Delicious small batch blackberry jam takes no time to make and gives top quality results with a pure, fruit flavour.
This quick and easy recipe makes just two jars. Ideal for the beginner jam maker. Three ingredients and no added pectin. Vegan and naturally gluten free.
Small Batch Blackberry Jam
Plain blackberry jam has a purity of flavour that can’t be beaten, and it doesn’t have the hassle factor of a jelly.
We’re falling in love with the idea and practice of making small batch jams, and this is about as simple as jam gets. Fruit, a splash of water, a little lemon juice and sugar, and that’s it.
I can whip up a couple of pots’ worth this small batch jam on a spare burner while cooking supper: simmer fruit with a splash of water (this stops them catching on the bottom of the pan and burning) until soft and they have released their juice, add the lemon juice and sugar, continue simmering until all the sugar has dissolved then boil quickly until setting point is reached, and voilà, delicious jam.
This jam is a great way of using a glut of blackberries. As it’s not a strained jelly, yes it does have pips in it, but this means that you can come back from a fruitful walk with a tub full of blackberries, and without the need for giant sized preserving pans or other specialized equipment, whip up a quick batch that evening and fill a couple of jam jars. Jelly although pip free is more of a faff!
The best way of getting hold of blackberries is to find some bramble bushes when out on a walk. Away from any busy road and above the level which a large dog can lift their leg to, and with suitable permissions, and you have the main ingredient for this delicious jam, which will taste all the sweeter when made from foraged; and thus free, food.
Blackberries on their own have a low pectin content: pectin is the carbohydrate that makes jam jammy and not runny. Without pectin, the fruit would just flow off your slice of toast, which would be no fun at all.
To increase pectin levels in this jam to ensure a set, I’ve added a tablespoon of lemon juice for each jar, and for me, this results in jam of the right consistency; not too runny, but not spoon reboundingly jelly-like either.
Interestingly wild blackberries have more pectin than the sweeter farmed varieties, in general the more sour the fruit the higher the pectin level. So those berries which are too tart to snack upon will be ideal for making jam – in my bowl above you can see I deliberately picked a few which were under-ripe.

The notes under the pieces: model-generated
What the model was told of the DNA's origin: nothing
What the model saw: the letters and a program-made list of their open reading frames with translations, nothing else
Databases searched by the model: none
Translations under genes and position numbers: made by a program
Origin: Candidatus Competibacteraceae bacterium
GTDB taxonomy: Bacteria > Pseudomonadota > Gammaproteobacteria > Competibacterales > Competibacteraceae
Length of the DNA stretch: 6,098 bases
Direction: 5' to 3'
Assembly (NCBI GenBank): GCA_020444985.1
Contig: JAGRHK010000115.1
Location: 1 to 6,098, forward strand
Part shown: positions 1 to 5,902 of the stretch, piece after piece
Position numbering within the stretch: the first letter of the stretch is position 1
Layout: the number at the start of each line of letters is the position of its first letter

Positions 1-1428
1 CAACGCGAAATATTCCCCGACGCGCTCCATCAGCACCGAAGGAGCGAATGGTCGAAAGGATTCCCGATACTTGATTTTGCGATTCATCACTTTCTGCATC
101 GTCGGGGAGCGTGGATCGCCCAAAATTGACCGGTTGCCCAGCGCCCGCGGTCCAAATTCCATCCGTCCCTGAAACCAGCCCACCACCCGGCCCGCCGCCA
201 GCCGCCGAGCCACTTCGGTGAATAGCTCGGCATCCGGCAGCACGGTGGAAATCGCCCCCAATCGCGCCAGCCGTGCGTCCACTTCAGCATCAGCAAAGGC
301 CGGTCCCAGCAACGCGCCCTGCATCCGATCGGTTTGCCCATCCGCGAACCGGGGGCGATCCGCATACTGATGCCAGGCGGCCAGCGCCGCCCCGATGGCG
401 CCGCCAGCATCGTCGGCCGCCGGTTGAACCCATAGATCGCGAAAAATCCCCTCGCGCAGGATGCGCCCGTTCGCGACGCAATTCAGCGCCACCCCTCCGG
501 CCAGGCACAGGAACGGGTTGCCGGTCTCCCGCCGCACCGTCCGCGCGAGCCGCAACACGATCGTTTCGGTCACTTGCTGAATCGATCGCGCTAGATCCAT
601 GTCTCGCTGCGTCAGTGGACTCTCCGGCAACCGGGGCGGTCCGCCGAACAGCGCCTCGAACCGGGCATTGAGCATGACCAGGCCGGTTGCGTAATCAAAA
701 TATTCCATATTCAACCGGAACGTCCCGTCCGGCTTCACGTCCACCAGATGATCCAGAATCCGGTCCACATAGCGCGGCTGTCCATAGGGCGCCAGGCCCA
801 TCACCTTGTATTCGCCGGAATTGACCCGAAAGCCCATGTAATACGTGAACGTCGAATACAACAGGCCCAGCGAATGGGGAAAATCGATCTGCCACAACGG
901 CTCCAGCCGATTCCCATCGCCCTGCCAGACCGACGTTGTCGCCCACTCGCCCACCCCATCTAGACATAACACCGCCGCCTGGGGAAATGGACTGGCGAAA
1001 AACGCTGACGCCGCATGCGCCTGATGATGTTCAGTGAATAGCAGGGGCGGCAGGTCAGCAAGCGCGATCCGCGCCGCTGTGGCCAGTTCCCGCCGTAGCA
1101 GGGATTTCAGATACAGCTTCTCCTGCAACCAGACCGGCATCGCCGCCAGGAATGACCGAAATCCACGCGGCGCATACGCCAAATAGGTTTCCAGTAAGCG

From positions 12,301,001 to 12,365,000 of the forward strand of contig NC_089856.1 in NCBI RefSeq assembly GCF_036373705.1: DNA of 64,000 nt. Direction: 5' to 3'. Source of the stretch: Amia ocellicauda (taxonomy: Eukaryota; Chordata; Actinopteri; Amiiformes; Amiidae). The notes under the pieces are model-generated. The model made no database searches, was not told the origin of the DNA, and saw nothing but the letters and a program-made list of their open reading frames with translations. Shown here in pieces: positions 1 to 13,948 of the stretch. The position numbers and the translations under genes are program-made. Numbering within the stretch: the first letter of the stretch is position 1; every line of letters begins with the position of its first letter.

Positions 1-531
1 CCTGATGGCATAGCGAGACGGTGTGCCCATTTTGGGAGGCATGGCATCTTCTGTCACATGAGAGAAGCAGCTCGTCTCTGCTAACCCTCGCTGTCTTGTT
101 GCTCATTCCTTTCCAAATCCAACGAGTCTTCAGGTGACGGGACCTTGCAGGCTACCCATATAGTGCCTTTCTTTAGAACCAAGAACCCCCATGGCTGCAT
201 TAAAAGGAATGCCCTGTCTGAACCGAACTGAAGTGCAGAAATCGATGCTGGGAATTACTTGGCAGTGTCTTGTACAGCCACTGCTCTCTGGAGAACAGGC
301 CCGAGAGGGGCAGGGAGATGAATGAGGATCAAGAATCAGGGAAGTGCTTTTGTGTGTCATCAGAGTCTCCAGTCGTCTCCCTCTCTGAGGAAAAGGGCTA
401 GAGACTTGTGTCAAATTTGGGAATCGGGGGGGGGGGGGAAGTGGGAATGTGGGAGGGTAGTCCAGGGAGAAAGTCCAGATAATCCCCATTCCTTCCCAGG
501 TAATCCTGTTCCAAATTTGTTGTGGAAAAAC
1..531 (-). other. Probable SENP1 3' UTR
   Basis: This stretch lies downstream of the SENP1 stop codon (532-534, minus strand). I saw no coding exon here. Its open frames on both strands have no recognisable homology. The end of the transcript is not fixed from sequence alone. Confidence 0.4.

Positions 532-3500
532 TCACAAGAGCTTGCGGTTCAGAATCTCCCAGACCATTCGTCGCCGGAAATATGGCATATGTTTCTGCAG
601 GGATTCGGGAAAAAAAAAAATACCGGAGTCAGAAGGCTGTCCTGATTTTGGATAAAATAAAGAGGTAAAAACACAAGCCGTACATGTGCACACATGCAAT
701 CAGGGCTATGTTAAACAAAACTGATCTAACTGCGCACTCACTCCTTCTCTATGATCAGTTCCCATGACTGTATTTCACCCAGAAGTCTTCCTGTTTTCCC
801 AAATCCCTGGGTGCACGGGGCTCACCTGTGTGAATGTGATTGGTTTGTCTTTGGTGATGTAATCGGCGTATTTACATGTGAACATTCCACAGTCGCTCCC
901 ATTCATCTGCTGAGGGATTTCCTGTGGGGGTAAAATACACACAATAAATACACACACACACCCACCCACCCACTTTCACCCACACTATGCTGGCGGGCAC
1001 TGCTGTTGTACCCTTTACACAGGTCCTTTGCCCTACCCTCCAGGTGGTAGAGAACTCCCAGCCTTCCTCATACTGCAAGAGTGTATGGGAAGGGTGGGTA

And by using no added pectin the jam just bursts with fruit flavours. However, if you like your jam to have a stiffer consistency, though, then you can use a jam sugar that includes added pectin. That’s one main advantage of making your own home made jam – it can be just as you like it.
I think of jam in terms of ratios, and this jam has the simplest ratio of them all: equal weights of fruit and sugar.
The other aspect of jam that people are sometimes wary of is that of making sure it’s set. For some ideas about this, see our three methods of testing for setting points in our delicious recipe for blackberry and apple jelly. Or you might like our recipe for one pot blackberry jelly!
Small Batch Blackberry Jam – Ingredient Ratios
- Equal weights of fruit and sugar
- 1 tbs lemon juice to every 200 – 220g fruit
How to Make Small Batch Blackberry Jam
First, wash the blackberries, discard any which are damaged or overripe, weigh them, place in a saucepan, stir in the sugar and lemon juice and leave for an hour or two.
Or if you want your jam in a hurry cook the blackberries with a tablespoon of water over a low heat until juicy, gently squash with a potato masher, then add the sugar continuing to cook on a low heat until the sugar is dissolved. Then proceed to step 3.
Second, once the sugar has drawn out the blackberry juice cook on low heat, stirring frequently to dissolve the sugar. Meanwhile place clean jam jars in a low oven to sterilize.
Third, once the sugar is dissolved, it’s time to set the jam. Increase the heat under the saucepan and bring it to a rolling boil. Check the set by one of the three common methods: the flake test, the temperature or the plate test. I go into more detail about setting points in my post for apple jelly with thyme.
Fourth, when the blackberry jam has reached its setting point, allow it to cool for a few minutes so the fruit can settle evenly in the jam, then spoon into the jars and seal the lid.
A jam funnel, ladle and glass jug are really helpful here. Keep the jars in a roasting pan, they very very occasionally crack and the pan will contain the hot sticky mess.
Allow to cool completely – the lids will pop as the vacuum forms in the jar. Enjoy!
Blackberry goes so well with lemon, I like to add a spoon to the bottom of a lemon posset to make it more special.
Small Batch Blackberry Jam
- 450 g blackberries
- 450 sugar
- 2 tbsp lemon juice ((about a whole lemon))
- Wash the blackberries discarding any which are damaged and place in a saucepan. Add the sugar and lemon juice and stir.
- Leave for an hour to allow the sugar to draw the juice from the fruit. Then heat gently to dissolve the sugar.
- Once all the sugar is dissolved, quickly bring the temperature up to boiling to set the jam. Test with either a thermometer for a setting temperature of 105C, or another method as detailed in this post.
- Spoon into sterlized, heated jam jars, seal with lids and allow to cool.
- This recipe is 3 Weight Watchers Smart Points for one portion
- Use the best quality fruit, discarding any over ripe or damaged berries.
- Wild blackberries have more pectin than farmed. If your berries are especially tart - but still ripe - you can use less lemon juice.
- 450g of blackberries will fill 2 x 250ml jars or will make just over 2 cups.
- 450g of wild blackberries is approximately a litre or a generous 4 cups.